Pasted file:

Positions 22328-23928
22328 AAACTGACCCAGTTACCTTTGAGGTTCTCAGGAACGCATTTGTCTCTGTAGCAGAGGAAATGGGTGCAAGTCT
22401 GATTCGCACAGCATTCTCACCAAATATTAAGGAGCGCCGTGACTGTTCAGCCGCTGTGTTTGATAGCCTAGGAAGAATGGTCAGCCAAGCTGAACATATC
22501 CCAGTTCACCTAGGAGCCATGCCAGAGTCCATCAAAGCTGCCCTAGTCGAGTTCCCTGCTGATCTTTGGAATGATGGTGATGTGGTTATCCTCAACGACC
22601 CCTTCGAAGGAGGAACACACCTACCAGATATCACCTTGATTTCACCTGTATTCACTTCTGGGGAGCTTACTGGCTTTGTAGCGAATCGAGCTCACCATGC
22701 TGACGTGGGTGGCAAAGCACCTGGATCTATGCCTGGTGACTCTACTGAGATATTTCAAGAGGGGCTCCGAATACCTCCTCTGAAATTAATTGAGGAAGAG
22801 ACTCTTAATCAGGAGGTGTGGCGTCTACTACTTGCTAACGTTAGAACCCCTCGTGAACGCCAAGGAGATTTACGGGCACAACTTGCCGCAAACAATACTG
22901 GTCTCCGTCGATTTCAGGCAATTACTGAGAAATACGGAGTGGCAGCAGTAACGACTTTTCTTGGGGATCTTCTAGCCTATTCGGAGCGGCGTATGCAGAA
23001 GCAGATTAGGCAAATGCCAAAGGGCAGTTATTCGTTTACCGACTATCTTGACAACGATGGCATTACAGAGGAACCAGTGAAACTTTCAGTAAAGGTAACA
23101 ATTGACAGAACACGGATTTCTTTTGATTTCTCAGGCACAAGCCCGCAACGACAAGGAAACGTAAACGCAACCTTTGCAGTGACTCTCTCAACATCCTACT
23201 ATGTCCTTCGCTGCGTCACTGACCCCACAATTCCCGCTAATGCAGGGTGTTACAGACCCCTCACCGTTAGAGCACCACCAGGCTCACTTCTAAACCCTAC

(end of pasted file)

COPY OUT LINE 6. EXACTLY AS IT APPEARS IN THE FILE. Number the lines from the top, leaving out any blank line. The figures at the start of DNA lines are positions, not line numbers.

22701 TGACGTGGGTGGCAAAGCACCTGGATCTATGCCTGGTGACTCTACTGAGATATTTCAAGAGGGGCTCCGAATACCTCCTCTGAAATTAATTGAGGAAGAG